“Who will stop the madness on the Plateau?” That was the title of my opinion essay as published in different newspapers precisely back on September 11, 2011. The screaming and scary headlines then reeked of pure horror! These included: “Five more killed in Jos.”(Daily Independent, August 31,2011), “Family of eight wiped out in Jos .”(Daily Sun, Sept 5,2011). Soon after was: “Another family of eight wiped out in Jos.”(PM News Sept 9,2011). These grisly and despicable killings added to the highly disturbing massacre of 500 Berom natives in Dogon Nahawa by some blood thirsty herdsmen on Sunday, March 7,2010. My immediate response then was a question: Has Nigeria turned into such a lawless state that evil now holds sway with impunity? The answer should be obvious to us all by now.
That was some ten odd years ago, under the Peoples Democratic Party (PDP)-led administration. Insecurity was one of the recurring ugly decimals that marked and de-branded that administration. So the All Progressives Congress (APC) latched on it to promise the much-needed “change”.
Unfortunately, the blood-thirsty monster that has turned our beloved nation-state into the killing fields of the African continent courtesy of terrorism, the restless rage of armed Fulani herders, banditry and kidnapping for ransom has not relented. Instead it has bared its fangs worse than ever before in Nigeria’s chequered history.
For instance, in recent weeks the headlines have assumed different disturbing tones reflecting Gov. Lalong Imposition of curfew on Three LGAs; Gunmen suspected to be herders again attacking Bassa Local Government Area of Plateau State, killing five persons, despite the curfew; Over 20 travellers killed by militiamen recently in Plateau State while returning to Ondo State from Bauchi; and later police arrest of 20 suspects, as well as condemnation of the killings by individuals and groups.
The Miyetti Allah Cattle Breeders Association of Nigeria (MACBAN) has warned that Fulani should not always be linked to all attacks in the state. Bitter lessons to learn from the series of killings in Plateau State since 2001 paint a parlous portrait of a country where the citizens’ lives mean little or nothing to those who swear by the constitution to protect their lives and property.
For how long are we going to tolerate the crass absurdity of unmitigated murders in our country, Nigeria? Indeed, my continued outrage at the recurring bestial blood-letting on the Plateau since 2001 is predicated on the apparent impotence on the part of both the Federal and state governments through the security forces to rein in the monster of the orgy of violence.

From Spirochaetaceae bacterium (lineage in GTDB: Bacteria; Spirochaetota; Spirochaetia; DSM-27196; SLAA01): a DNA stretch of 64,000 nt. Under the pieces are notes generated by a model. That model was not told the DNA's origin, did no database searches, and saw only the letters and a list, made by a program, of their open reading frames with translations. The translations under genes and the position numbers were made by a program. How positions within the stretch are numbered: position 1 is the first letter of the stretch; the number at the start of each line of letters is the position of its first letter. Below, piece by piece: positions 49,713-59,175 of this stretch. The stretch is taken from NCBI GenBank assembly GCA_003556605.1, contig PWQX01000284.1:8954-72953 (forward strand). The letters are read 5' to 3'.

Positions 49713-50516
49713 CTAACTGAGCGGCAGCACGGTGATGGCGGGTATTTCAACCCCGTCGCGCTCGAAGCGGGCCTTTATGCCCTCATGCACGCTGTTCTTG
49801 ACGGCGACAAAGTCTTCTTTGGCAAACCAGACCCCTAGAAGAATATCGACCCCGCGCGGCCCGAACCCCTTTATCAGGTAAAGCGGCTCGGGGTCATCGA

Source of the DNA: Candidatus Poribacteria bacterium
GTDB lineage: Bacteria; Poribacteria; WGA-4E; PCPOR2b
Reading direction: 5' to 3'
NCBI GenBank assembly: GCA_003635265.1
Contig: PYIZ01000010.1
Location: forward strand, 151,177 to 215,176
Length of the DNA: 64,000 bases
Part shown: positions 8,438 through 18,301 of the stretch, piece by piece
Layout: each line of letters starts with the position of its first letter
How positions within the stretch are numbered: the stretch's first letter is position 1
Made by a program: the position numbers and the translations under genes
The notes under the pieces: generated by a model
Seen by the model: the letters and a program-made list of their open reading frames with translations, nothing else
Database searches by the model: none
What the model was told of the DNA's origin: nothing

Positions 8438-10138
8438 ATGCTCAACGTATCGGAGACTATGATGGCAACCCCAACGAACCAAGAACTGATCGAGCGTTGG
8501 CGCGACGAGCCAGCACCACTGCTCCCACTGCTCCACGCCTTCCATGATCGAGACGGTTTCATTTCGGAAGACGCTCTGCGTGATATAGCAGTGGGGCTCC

As if the vandalization of their farmlands by suspected armed Fulani herders were not enough and as if re-enacting a midnight horror film as the 10th Anniversary of the past tragedy, some assailants attacked Tafi-Gana village on 17th August, 2021. There they descended on their victims right in their sleep and sent them to their early graves. And in another attack in Dong village, some gunmen also killed a resident, a development confirmed by leader of the community, Danjuma Auta, to a leading newspaper.
Similarly, the National President of the Irigwe Development Association, Mr. Ezekiel Bini, confirmed the killings on Wednesday, the 18th August, 2021 adding that the whereabouts of four other persons have remained unknown after the attack. He said: “Yes, it is true that five persons have been killed in fresh attack on us. We are now on our way to meet the governor over the continued killings in our communities of Bassa, despite the curfew by the state government.”
So, what is the way forward to the spate of killings not only in Plateau state but several others such as Bornu, Zamfara, Sokoto, Niger and Kaduna states apart from killings related to secessionist agitations in the South-East geo-political zone?
Going forward, it has become imperative for our political leaders to demonstrate, more by actions than by words that they are there for the entire country, state or local council and not only for their ethnic nationalities alone. We must do away with king-servant relationship. No ethnic group or any part of the country, or state should be seen as superior to others.
Security operatives should do much more on intelligence information gathering, articulation, interpretation and taking proactive actions. That is, when and where it matters most. The pain in all of these is that most of these deaths were preventable.
It would be recalled that Mario Machungo, in his thought-provoking lecture entitled: “Good Leadership Counts” presented at the 1999 Kampala Conference for Security, Stability, Development and Cooperation in Africa (CSSDCA), had focused on the imperative of strengthening internal security. He stated that the inter-related problems of security, stability and development must be solved through home grown methods.
This dovetails to the clarion call for the adoption of state and community policing. We can no longer run away from them. The security architecture and apparatus should be made holistic to engender the trust in the people to see it as their own. With that they will be willing to divulge relevant information which the police should act on promptly without politicizing them. And with that in place, it would be easier for them to identify and mop up hundreds of thousands of arms and ammunition hidden all over the country.
Besides, we should also do away with the persisting culture of impunity. The government should stop slapping perpetrators of evil with amnesty programs that insult the intelligence of their helpless victims. As the Arewa Consultative Forum recently highlighted, now is the time to deal decisively with killers; to pay for their crimes against humanity instead of being cajoled by the powers that be. Only that would serve as a form of deterrence to others with similar evil inclinations.
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